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Hoole, Henry E.
Autograph Letter Signed, Green Lane Works, Sheffield, England, January 22, 1841, to his cousin, Henry Shaw, retired St. Louis merchant, then travelling on the continent, Hotel Meurice, Rue de Rivoli, Paris

Quarto, 3 pages, plus stampless address leaf, hole in third page due to careless opening, affecting about seven words of text, else good.

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“…I finished my business in London and got home by Xmas day, since which I have been very closely confined to the Warehouse, taking Stock and balancing the Books, being determined to carry out the plan we talked over and which you approved, respecting my partners and my business. You know I very much wish I was with you, as I am certain we should contribute to the pleasures of each other. If it be possible I will join you in Milan in July…If you sojourn as long in every place as you are doing in Paris, you will not be able to accomplish your journey by that time but I do not suppose after you leave Italy’s fair daughters that you will find the attraction so great in other part of the World. I found the young little damsel I mentioned to you on my return to Sheffield, more beautiful than I expected – delicately fair, with a good figure and a fair Eye and still finer complexion. I think I can match her against the great bulk of the French Ladies, but of course she is not so accomplished in the Arts of Love as the femmes galantes of Paris, who having made it the study of their lives surpass I fancy all the World besides. I have got involved in another affair and I fancy one of the Heart too – you will recollect admiring a certain young Lady with long ringlets whose visits to Sheffield have been almost as frequent as mine of late to her Father, but poor girl she is at present confined to her bed and I am sorry to say in rather a precarious state.  I have made arrangements for my brother Joe to come immediately to Green Lane. He will be exceedingly useful and I can fully depend upon him… I was always the child of feeling and never want a long acquaintance to be able to tell whether I can esteem and trust a person and I sincerely hope to acquire and to keep the good opinion of yourself which I shall ever value…”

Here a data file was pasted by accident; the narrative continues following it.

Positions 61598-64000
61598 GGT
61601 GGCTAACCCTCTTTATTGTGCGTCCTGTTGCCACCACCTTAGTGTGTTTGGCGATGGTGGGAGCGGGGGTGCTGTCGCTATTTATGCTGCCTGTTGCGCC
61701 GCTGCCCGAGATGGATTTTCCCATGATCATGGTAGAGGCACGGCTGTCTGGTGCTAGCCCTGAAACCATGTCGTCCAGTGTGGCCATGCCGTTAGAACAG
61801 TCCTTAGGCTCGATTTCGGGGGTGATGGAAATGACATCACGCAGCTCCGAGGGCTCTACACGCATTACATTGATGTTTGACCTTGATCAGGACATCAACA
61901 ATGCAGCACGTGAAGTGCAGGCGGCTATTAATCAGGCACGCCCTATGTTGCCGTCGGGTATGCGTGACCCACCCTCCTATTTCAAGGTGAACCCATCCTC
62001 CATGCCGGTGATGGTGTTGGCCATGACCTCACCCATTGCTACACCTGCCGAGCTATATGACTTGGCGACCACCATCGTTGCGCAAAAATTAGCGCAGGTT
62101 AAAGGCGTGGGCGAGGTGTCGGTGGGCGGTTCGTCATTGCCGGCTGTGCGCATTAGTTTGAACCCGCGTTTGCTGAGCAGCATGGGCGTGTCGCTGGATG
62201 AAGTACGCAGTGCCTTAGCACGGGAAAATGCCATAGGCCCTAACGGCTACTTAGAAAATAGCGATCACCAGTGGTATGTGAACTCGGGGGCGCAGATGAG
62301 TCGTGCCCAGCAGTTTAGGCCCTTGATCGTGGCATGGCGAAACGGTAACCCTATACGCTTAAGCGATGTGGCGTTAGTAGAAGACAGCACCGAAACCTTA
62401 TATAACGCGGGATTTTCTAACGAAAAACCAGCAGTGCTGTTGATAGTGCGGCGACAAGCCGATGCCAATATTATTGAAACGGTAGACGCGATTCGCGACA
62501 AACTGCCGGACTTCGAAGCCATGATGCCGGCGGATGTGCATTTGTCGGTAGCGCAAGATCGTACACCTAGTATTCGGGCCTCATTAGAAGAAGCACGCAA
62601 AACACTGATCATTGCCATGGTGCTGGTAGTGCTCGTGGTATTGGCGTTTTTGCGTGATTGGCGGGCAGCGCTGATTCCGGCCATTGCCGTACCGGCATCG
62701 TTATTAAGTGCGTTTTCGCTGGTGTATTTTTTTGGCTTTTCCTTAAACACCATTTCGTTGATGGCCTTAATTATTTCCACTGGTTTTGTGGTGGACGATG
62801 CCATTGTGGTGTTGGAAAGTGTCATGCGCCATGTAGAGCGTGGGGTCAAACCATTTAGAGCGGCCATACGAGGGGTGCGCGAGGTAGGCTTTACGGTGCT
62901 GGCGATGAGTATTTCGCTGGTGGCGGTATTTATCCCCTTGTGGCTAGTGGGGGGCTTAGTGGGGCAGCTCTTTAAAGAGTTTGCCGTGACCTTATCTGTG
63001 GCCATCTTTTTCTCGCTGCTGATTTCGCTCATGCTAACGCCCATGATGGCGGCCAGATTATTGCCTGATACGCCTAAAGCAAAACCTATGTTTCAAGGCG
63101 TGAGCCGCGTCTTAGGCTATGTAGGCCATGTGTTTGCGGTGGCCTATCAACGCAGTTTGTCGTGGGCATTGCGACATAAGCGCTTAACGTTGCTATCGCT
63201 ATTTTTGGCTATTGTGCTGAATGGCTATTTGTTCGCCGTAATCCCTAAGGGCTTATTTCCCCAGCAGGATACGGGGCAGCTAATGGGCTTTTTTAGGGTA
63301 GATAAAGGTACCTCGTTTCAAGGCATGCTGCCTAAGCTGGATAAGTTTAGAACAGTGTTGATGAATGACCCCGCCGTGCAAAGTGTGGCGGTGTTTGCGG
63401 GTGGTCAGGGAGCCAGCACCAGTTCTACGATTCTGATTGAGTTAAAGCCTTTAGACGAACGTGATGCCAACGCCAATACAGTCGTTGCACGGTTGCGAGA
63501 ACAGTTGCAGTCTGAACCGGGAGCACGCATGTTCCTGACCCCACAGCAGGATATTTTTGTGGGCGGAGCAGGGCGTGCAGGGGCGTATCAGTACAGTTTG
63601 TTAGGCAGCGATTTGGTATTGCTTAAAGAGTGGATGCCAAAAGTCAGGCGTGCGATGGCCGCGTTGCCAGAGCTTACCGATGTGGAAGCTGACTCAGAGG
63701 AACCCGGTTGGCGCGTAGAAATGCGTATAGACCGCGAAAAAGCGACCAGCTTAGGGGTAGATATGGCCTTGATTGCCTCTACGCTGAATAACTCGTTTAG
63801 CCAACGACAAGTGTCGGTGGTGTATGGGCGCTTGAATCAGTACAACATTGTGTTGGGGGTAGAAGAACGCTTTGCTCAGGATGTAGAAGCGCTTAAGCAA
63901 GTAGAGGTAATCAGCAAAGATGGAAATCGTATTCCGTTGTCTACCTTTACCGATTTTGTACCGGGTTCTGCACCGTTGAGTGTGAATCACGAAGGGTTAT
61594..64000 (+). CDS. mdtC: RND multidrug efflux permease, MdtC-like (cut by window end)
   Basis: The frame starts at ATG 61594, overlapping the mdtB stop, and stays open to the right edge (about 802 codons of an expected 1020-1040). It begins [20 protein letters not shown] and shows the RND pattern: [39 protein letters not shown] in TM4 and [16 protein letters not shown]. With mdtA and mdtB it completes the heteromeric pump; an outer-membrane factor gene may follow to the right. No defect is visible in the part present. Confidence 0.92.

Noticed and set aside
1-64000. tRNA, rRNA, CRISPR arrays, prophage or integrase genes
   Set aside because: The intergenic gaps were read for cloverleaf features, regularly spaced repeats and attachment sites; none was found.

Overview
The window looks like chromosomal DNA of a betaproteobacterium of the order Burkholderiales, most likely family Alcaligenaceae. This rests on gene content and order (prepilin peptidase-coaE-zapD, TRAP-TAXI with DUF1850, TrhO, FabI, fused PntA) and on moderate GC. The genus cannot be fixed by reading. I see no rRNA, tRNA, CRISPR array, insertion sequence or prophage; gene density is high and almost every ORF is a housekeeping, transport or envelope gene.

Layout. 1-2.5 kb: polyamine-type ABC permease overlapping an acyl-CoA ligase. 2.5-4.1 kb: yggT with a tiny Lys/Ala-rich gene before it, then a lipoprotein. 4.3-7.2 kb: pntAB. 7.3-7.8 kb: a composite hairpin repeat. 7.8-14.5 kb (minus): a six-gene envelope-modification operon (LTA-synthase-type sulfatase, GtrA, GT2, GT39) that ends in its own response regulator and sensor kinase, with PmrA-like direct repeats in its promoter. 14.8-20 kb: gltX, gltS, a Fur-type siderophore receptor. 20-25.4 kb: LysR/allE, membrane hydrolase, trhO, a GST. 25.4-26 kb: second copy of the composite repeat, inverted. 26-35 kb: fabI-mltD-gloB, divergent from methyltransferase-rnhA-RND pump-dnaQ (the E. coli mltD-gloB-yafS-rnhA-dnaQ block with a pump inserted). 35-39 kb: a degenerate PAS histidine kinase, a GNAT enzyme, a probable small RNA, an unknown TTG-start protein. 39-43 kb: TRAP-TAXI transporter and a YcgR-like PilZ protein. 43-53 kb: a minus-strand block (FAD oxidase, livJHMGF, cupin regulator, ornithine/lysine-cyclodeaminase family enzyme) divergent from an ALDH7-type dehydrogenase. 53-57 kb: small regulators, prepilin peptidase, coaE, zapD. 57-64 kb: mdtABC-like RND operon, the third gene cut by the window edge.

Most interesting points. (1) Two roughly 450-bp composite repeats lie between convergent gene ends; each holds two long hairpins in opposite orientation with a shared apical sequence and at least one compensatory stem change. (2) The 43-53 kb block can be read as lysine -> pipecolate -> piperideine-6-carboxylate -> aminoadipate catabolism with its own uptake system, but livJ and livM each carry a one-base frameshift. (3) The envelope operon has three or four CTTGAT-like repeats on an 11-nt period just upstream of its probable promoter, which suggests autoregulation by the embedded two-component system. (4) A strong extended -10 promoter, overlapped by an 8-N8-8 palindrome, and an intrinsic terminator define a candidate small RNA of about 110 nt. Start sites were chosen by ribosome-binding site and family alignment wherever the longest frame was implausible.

Henry Hoole’s Sheffield company was one of the largest British manufacturers of ornamental bronze and iron stove grates and fenders, his Green Lake Works, displaying notably handsome industrial architecture, winning a medal at the Great Exhibition of 1851. Thirty years earlier, Hoole’s family had put up the capital and exported goods for his 19 year-old cousin, Henry Shaw, just immigrated from Sheffield to America, to establish the first hardware store in the small village on the Mississippi River called St. Louis. Over the next two decades, while the Hoole Company thrived in Sheffield, so did Shaw’s hardware business in the new state of Missouri, selling high-quality cutlery to farmers, soldiers, and, in particular, pioneers headed across the plains to the wild West, after being outfitted in St. Louis. He also invested in real estate, agricultural commodities, mining and furs.  Having acquired “the attitudes and outlook of an English gentleman" before leaving Britain, Shaw became so wealthy that retired at age 39, then indulging his penchant for travel in pursuit of his passion for Botany.  He was on his first European jaunt when he received this letter from his cousin in Sheffield. He spent the next ten years travelling, returning to St. Louis in 1851 to build a mansion surrounded by gardens so extensive and of such horticultural quality that the grounds surrounding his home eventually became the Missouri Botanical Garden, which he opened to the general public and eventually donated to the city of St. Louis – still known today as “Shaw’s Garden”. After his death in 1889, he was recognized as one of the foremost Missouri philanthropists of the 19th century; he was also founder of the Missouri Historical Society and the Botanical Department of Washington University.

Hoole’s mention of Italy’s ‘fair daughters” and French ladies “accomplished in the Arts of Love” suggests a personal knowledge of Shaw’s private life which is unknown to historians.